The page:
Water is the source of life — but when not properly managed, it can breed disease, create conflict and destroy communities. Around the world, one in nine people does not have access to the clean water they need — that's nearly 800 million people.
Mercy Corps works to increase access to safe water around the world, whether it's bringing relief during droughts or rebuilding wells in remote villages. Our large-scale water infrastructure projects in Jordan and the Democratic Republic of Congo are forging new delivery routes, reducing waste, and bringing clean water directly to 1.25 million people — and counting — who are affected by conflict in those areas.
To complement our water access programs, we also improve sanitation and help people learn proper hygiene to prevent disease; work with families and farmers to implement conservation techniques; and strengthen communities against flooding.
All stories about Water
Indonesia: The hands that rock the cradle
I often wonder how a single city could be so extremely diverse, both economically and socially, as my hometown, Jakarta.
Indonesia: Can you spare a square?
I didn’t expect my first blog post from the field to be about sanitation. I thought maybe microfinance or agriculture programs or mobile commerce. Something unique, innovative, life changing. But sanitation? Toilets? Hand washing? What could be less cutting edge?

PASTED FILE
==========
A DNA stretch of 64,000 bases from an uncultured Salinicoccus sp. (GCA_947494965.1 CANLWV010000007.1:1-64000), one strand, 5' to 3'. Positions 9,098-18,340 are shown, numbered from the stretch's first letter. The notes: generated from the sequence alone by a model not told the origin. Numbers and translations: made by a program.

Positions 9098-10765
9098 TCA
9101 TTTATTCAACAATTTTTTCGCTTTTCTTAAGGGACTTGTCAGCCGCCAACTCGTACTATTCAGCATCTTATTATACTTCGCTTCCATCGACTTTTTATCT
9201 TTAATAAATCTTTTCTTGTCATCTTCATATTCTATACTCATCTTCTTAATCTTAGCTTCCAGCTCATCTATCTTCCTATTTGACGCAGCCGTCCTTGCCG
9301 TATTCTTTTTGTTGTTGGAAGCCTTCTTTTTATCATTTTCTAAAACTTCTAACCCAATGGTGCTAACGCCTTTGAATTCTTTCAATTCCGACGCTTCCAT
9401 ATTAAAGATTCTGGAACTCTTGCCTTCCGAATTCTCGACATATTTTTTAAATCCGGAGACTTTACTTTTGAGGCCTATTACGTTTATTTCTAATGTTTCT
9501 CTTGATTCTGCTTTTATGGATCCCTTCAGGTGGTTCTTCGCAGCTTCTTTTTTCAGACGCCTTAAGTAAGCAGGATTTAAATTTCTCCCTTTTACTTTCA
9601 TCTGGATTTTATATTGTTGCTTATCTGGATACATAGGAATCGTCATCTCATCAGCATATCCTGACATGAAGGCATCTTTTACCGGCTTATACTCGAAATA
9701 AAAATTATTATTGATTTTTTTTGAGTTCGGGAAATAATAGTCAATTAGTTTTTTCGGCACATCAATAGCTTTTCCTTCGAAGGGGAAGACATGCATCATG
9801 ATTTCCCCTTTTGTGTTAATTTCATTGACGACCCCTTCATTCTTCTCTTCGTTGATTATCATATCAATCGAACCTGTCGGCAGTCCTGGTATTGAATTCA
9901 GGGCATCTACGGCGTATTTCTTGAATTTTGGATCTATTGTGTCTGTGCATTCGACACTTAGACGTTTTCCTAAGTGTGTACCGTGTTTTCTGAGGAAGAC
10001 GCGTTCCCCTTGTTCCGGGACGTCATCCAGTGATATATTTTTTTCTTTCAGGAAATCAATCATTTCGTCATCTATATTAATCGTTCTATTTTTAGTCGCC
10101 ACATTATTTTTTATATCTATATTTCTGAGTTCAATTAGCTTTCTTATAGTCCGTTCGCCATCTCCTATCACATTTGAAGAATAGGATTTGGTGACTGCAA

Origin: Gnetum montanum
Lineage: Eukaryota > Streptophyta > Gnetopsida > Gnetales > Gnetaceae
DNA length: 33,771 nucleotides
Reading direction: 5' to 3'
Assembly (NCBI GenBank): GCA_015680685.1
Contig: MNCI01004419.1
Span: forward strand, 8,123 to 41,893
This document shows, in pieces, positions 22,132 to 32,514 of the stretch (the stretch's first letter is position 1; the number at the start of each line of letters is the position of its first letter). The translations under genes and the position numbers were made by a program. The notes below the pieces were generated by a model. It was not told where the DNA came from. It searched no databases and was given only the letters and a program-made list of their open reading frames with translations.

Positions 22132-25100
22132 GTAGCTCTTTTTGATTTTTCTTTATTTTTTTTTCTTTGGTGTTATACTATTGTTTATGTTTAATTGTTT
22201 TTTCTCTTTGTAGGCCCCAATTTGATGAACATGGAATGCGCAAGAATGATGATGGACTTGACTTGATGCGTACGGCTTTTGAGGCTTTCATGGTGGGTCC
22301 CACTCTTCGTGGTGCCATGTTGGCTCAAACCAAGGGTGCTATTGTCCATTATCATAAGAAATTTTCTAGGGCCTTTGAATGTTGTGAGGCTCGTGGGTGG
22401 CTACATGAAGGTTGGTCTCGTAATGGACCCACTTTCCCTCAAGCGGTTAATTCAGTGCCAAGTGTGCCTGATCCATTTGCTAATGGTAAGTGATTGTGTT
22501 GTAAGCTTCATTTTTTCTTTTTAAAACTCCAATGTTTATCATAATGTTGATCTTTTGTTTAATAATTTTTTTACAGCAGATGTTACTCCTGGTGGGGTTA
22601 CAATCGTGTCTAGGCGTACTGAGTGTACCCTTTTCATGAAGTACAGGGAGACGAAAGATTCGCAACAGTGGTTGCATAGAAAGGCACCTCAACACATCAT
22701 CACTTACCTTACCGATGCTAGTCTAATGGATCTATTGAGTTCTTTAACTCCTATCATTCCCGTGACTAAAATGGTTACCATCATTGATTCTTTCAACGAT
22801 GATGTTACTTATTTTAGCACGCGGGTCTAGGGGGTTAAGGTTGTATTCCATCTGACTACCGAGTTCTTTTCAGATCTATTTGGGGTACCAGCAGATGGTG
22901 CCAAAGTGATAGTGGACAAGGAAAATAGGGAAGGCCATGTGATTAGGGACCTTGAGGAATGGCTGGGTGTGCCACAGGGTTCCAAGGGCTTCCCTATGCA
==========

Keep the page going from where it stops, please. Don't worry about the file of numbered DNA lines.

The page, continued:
Somalia: Water flows again for a Somaliland community
Indonesia: Restoring the flow
Electricity is back up and the cell phones are mostly working again — at least as well as they ever did — but there is still no running water in Padang city.
Indonesia: Before the fire
Before the fire, neighborhood 12 of Penjaringan — a poor slum in the north of Jakarta — was vibrant and bustling with activity.
Indonesia: Opening the Taps
If water is life, then Tanah Merah was dying.
Indonesia: Fulfilling Cot Paya village’s dreams
My recent visit to a small village named Cot Paya in Indonesia's Aceh province was my second trip here.
Zimbabwe: Big smiles abound
Water is the key to a good life in Zimbabwe. I am in southeastern Zim, near Mozambique. It is a dry area prone to drought, especially in the past 25 years — climate change perhaps? Farmers barely subsist, earning less than $2/day. Eight months ago this area was ravaged by cholera.
Indonesia: Urban fish tales
Where there is water, men will fish. But I never imagined I'd see lines cast smack dab in the middle of Jakarta, a megapolitan city of at least 8.5 million people.
Indonesia: Exploring Jakarta's hidden city